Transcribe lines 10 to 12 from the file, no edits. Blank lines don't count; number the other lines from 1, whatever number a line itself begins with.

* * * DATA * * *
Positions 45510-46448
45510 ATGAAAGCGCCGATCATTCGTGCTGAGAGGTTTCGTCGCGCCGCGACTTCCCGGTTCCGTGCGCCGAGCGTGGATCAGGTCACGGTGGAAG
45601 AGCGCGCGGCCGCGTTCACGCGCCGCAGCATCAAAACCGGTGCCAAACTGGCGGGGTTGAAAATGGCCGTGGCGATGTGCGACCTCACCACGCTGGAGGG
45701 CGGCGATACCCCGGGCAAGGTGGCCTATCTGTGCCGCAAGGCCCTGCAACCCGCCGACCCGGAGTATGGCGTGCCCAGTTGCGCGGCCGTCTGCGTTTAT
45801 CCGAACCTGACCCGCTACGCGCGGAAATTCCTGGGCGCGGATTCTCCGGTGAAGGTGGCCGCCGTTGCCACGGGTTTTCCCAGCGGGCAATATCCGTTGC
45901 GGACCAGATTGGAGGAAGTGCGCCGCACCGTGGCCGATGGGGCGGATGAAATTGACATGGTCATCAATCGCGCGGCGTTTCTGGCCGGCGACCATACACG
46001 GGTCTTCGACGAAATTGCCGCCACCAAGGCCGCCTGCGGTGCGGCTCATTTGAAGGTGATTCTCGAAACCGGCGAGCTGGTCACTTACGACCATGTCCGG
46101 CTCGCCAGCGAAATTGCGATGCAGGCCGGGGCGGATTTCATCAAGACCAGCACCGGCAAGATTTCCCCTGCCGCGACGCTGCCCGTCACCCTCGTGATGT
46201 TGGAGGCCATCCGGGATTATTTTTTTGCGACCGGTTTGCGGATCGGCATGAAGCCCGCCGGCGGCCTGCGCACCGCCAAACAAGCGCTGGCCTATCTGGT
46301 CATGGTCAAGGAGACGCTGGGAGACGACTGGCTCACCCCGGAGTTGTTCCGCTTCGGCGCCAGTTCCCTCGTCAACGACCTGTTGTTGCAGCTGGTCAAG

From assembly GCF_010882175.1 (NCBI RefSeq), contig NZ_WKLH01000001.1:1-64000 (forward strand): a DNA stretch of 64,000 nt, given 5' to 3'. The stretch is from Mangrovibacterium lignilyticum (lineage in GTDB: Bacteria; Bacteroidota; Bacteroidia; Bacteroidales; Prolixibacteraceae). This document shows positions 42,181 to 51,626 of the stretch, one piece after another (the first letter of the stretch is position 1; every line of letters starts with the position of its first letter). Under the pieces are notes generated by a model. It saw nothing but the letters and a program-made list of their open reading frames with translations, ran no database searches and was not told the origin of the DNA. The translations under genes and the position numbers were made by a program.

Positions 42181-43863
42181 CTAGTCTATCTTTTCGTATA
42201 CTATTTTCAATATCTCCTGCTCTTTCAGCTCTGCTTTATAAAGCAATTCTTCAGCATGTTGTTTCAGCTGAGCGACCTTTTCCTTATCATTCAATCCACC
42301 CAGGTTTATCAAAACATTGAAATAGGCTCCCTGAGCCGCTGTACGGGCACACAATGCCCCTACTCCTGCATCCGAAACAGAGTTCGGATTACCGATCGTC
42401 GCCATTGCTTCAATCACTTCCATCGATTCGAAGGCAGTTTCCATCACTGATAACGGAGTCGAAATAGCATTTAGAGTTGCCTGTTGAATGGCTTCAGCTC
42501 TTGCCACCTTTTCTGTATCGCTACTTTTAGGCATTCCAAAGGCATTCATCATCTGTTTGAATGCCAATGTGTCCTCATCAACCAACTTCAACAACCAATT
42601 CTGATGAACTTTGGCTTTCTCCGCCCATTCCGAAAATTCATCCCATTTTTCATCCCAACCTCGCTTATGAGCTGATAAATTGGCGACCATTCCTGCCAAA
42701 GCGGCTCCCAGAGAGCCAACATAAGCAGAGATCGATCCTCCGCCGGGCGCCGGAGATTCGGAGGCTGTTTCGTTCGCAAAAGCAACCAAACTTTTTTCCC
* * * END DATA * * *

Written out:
46301 CATGGTCAAGGAGACGCTGGGAGACGACTGGCTCACCCCGGAGTTGTTCCGCTTCGGCGCCAGTTCCCTCGTCAACGACCTGTTGTTGCAGCTGGTCAAG

From assembly GCF_010882175.1 (NCBI RefSeq), contig NZ_WKLH01000001.1:1-64000 (forward strand): a DNA stretch of 64,000 nt, given 5' to 3'. The stretch is from Mangrovibacterium lignilyticum (lineage in GTDB: Bacteria; Bacteroidota; Bacteroidia; Bacteroidales; Prolixibacteraceae). This document shows positions 42,181 to 51,626 of the stretch, one piece after another (the first letter of the stretch is position 1; every line of letters starts with the position of its first letter). Under the pieces are notes generated by a model. It saw nothing but the letters and a program-made list of their open reading frames with translations, ran no database searches and was not told the origin of the DNA. The translations under genes and the position numbers were made by a program.

Positions 42181-43863